You mentioned securitized credit. It sounds as if you’re not limiting yourself to what might be included in this strategy.
Right, we use asset-backed securities [ABS] of all flavors including esoteric ABS, and commercial mortgage-backed securities [CMBS]. And then to the extent we can find good value in non-agency residential mortgage-backed securities [RMBS], we utilize that sector as well.
So, no, we don’t tend to limit ourselves, and there are different approaches to duration. If the size of the portfolio is large enough, we may buy longer bonds. So, even though we’re talking about a front-end, cash-flow matching concept, a lot of that is with income. For longer maturities, we tend to focus on higher quality issuers.
And you have to accomplish all of this without taking excessive risk, correct?
We’ll meet with the plan sponsor’s investment committee and talk about their risk profile and, if they are willing to take a little bit more risk on the front end and in high-yield sectors, we can construct a portfolio designed to provide a bit more yield than they’re currently getting in their fixed income portfolio. If they’re benchmarked against the Bloomberg Barclays Aggregate Index, for example, for a core or even a core plus mandate, we can dial risk up or down in the CDI portfolio, which allows us to vary the expected yield of the portfolio.
At the same time, we tend to use a lot of the same sectors as an aggregate index, so we’re still pursuing diversification relative to the equities and the alts many plans have in their portfolio. But that’s why they’re using fixed income in the first place. Said a different way, we don’t intend to give up diversification, we’re just using that portfolio differently, repurposing fixed income, while still focused on maintaining diversification.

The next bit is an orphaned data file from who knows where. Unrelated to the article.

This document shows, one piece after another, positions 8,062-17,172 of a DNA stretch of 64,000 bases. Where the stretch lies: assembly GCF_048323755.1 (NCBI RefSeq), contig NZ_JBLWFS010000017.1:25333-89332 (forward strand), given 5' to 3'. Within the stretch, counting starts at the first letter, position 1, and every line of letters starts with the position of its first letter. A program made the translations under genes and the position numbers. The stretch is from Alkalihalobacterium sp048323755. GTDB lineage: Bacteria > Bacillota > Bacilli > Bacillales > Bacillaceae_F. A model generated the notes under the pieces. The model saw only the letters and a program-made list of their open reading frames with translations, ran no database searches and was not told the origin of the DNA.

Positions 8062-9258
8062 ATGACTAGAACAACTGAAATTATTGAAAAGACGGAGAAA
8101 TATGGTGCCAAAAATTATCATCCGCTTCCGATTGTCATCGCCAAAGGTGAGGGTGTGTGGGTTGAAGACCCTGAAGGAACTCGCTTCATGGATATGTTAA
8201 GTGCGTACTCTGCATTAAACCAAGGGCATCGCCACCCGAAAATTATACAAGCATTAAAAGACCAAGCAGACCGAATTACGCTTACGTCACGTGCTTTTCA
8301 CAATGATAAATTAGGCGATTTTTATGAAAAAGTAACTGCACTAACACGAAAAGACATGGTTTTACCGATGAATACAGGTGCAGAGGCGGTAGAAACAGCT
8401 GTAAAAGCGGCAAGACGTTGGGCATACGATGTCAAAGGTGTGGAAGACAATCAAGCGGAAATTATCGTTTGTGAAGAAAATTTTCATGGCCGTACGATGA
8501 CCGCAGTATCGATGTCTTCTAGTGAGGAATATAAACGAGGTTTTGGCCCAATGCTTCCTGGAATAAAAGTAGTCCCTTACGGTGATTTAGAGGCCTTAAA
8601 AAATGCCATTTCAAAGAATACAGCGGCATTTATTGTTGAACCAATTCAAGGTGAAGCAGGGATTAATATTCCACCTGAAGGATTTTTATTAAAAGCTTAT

Sounds as if using that portfolio differently is something like the new mindset you’ve mentioned for investors and consultants.
That’s right. We can’t expect investors to adopt a new mindset if we’re not willing to ourselves, and that’s reflected in our strategies.
Aegon Asset Management US is a US-based SEC registered investment adviser and is also registered as a Commodity Trading Advisor (CTA) with the Commodity Futures Trading Commission (CFTC) and is a member of the National Futures Association (NFA). Aegon Asset Management US is part of Aegon Asset Management, the global investment management brand of the Aegon Group.
The information contained in this article is for informational purposes only and should not be considered investment advice or a recommendation of any particular security, strategy or investment product. The article contains the current opinions of the author and is accurate as of the date of the article. Such opinions are subject to change without notice. The author is under no obligation, expressed or implied, to update the material contained herein.
This article contains forward-looking statements which are based on the author’s beliefs, as well as on a number of assumptions concerning future events, based on information currently available to the author. These statements involve certain risks, uncertainties and assumptions which are difficult to predict. Consequently, such statements cannot be guarantees of future performance, and actual outcomes and returns may differ materially from statements set forth herein.
There is no guarantee these investment or portfolio strategies will work under all market conditions or are suitable for all investors and each investor should evaluate their ability to invest over the long-term, especially during periods of increased market volatility. All investments contain risk and may lose value. Investors should consult their investment professional prior to making an investment decision.